Made For Bulleit, January 2016
With an approach that’s nothing short of emotive, meet the man building custom motorcycles with heart
“You know, this didn’t start out as a business proposition,” Los Angeles-based custom motorcycle builder Dustin Kott says, motioning around his garage. “It doesn’t even really make a lot of business sense,” he laughs. “It just started out as something I could do at the end of an 8-hour workday and find solace.” Perched between a half-finished dove grey machine with rose-gold-toned wheels almost jewellery-esque in finish, and a shiny, black vixen of a ride that purrs in silence, Kott is somewhat of a renaissance man. He talks like an architect and builds like an artist: with emotion and intent, seeking out cult, classic or just plain old parts for his elegantly cool rides, sometimes even going so far as to dig them up out of the earth. From beginnings in his home garage, a place for hanging with mates, making a lot of noise (“too much”, he laughs) and topping off the weekend with a glass in hand, to becoming one of the most sought-after motorcycle builders in LA, Kott’s one-man-show is the epitome of deep-end jumping for passion.
You can tell a lot about an artist based on their studio and Kott’s space, though hyper-masculine, is not your regular Tim “The Toolman” Taylor man cave. Rusted tanks, old parts and an antique bike hang from the ceiling, and in every corner lives a tool, a cog, a tyre, a part or a memento – most notably, a poster of James Dean, who watches over the workshop with an icy stare. There’s a sophistication here and I get the feeling that every object has purpose; that every element of this small garage is in place for a reason.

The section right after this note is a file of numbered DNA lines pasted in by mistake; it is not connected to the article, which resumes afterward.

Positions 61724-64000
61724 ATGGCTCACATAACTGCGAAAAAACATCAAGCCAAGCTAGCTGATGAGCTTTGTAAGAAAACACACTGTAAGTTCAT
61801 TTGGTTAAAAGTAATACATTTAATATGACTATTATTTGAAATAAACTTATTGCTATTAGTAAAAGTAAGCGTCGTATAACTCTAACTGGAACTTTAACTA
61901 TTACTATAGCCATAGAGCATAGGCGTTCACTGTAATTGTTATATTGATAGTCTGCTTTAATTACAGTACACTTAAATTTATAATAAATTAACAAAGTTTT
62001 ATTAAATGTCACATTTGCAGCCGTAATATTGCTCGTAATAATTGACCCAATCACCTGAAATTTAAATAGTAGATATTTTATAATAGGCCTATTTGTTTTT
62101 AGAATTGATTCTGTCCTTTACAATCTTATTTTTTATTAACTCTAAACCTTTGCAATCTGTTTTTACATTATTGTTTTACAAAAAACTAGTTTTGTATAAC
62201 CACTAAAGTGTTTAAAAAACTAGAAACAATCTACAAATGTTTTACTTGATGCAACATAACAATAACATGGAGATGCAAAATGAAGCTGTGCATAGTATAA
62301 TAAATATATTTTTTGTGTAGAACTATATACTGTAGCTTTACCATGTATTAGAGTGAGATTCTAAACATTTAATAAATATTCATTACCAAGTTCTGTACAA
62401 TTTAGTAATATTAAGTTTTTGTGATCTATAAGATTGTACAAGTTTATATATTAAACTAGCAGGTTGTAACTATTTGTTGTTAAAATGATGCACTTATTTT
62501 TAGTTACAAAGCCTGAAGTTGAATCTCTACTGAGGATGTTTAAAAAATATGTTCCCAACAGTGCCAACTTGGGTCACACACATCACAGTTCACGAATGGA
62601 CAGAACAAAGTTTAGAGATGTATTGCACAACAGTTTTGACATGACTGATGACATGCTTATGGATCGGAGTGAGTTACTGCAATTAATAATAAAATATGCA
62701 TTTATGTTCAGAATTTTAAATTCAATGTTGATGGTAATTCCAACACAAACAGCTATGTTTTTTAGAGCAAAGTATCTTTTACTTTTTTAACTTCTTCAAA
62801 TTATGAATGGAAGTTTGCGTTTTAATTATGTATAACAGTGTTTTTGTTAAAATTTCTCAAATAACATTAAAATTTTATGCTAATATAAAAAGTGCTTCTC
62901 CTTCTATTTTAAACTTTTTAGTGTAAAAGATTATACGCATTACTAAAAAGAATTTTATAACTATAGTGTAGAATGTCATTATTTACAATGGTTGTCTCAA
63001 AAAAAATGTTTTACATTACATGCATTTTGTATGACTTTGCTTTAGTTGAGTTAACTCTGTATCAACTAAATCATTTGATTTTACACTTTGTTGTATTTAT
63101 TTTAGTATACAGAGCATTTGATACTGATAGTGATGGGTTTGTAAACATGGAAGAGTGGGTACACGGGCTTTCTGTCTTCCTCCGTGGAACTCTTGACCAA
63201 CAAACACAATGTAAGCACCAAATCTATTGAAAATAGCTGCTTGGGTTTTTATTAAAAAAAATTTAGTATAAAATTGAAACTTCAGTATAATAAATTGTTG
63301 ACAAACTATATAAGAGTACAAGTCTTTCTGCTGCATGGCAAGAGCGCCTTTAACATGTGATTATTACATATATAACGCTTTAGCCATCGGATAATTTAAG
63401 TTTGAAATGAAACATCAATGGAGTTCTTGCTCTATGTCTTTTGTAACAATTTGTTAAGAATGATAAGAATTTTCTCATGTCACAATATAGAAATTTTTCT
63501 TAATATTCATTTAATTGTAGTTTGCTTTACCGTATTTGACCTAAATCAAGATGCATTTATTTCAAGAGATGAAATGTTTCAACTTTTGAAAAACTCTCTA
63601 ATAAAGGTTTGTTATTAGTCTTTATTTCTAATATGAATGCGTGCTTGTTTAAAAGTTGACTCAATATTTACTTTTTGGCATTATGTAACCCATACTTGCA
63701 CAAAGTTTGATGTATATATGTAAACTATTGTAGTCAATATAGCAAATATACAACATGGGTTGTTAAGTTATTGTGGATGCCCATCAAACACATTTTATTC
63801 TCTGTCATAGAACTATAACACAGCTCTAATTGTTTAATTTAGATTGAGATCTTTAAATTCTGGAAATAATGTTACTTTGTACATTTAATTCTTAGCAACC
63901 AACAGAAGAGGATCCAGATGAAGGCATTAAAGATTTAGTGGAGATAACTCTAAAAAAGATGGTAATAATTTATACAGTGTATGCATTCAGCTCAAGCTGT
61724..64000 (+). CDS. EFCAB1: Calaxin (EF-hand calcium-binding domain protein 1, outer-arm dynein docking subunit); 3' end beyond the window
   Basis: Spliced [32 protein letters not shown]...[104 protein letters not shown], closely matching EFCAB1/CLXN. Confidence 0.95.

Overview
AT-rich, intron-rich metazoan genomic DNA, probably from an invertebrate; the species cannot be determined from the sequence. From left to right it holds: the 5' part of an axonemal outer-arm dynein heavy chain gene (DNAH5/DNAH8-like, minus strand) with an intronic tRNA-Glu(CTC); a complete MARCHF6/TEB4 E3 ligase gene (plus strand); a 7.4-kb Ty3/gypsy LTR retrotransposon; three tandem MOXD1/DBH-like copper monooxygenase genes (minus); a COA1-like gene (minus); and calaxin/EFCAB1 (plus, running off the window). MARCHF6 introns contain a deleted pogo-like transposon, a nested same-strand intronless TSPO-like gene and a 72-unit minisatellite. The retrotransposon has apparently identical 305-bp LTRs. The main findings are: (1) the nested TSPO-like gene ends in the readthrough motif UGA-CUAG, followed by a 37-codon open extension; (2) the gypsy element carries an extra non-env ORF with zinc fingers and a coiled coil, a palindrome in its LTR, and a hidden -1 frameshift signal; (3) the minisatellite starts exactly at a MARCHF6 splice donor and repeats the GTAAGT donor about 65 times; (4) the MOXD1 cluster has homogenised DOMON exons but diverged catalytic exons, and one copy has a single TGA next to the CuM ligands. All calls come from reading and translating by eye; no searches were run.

It’s in this special type of consideration where Kott moves and communicates. He pushes boundaries and builds with a bad ass slant, but the difference between him and the big guys is that for him, it’s personal. If you’re lucky enough to snag a Kott Motorcycle, be prepared for it to come with a piece of this maker’s heart. As tough as they look, these bikes aren’t necessarily made for abrasion, nor to inject fear into the hearts of mothers worldwide, but built to reflect the rider, the maker and the romance of the open road.
Kott says motorcycles have always made the world feel like a bigger place for him, that they represented freedom and escapism. As a boy, he would ride his dirt bike into the sunset, leaving the world and its shackles in the dust. Clearly, this feeling still stirs in him today. “I never wanted to do that in a car,” he says. “There’s something about the vulnerability of being on two wheels.” So is it the journey or the destination that matters most? For him, I would argue the former. To most, a vehicle may simply be a means to an end, a lift to a destination, the space between; but for Kott, once he has put the final polish on one of his delicately mean machines, sparked the starter and hit the road, he’s already arrived.
Made for the Ride from MadeFor on Vimeo.
Made For was a branded content series for Bulleit Bourbon. Photography by Katrina Parker, video directed by David Child.